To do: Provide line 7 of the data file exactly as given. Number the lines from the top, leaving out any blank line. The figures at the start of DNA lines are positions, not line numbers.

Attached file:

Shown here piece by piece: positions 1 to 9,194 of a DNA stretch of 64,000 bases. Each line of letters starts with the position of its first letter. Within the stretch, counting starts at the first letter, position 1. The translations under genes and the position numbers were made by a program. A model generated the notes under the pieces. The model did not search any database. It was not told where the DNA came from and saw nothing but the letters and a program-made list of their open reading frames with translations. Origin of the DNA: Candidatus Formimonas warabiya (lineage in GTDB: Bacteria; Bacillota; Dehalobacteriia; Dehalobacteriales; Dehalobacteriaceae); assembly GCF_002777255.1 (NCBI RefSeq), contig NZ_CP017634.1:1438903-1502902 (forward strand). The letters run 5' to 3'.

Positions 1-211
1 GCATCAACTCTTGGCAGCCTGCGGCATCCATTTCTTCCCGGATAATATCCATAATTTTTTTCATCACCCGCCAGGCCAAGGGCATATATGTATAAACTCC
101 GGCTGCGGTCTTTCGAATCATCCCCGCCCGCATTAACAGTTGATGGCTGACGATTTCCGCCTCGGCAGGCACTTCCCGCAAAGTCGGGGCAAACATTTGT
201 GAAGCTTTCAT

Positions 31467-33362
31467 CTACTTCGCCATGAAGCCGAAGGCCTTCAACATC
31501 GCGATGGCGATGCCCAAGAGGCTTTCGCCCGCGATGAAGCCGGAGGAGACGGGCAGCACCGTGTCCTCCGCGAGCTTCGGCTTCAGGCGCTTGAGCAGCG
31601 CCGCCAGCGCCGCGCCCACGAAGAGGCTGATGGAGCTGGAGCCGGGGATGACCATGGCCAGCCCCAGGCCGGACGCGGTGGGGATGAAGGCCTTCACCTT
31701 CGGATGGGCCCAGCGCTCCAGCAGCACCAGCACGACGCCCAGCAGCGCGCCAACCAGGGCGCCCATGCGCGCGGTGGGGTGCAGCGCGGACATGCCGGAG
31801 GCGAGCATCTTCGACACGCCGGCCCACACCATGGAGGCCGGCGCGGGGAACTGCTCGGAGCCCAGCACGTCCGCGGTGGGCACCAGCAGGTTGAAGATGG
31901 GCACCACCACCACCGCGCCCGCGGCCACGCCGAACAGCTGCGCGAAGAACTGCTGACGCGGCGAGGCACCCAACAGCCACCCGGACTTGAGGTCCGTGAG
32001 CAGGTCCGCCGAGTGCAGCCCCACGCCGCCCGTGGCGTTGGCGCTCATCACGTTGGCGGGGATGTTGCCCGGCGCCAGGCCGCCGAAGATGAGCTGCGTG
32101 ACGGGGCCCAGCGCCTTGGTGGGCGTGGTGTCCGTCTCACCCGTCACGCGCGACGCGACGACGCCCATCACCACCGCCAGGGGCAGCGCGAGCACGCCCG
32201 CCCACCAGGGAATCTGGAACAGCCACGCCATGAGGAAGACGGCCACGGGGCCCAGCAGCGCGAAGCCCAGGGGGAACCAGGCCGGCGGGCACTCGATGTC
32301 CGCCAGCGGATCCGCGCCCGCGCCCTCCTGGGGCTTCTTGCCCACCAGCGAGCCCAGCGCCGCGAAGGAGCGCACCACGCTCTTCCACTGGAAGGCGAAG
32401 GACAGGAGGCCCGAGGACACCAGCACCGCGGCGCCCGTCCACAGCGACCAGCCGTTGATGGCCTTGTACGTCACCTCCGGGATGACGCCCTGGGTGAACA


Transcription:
31467 CTACTTCGCCATGAAGCCGAAGGCCTTCAACATC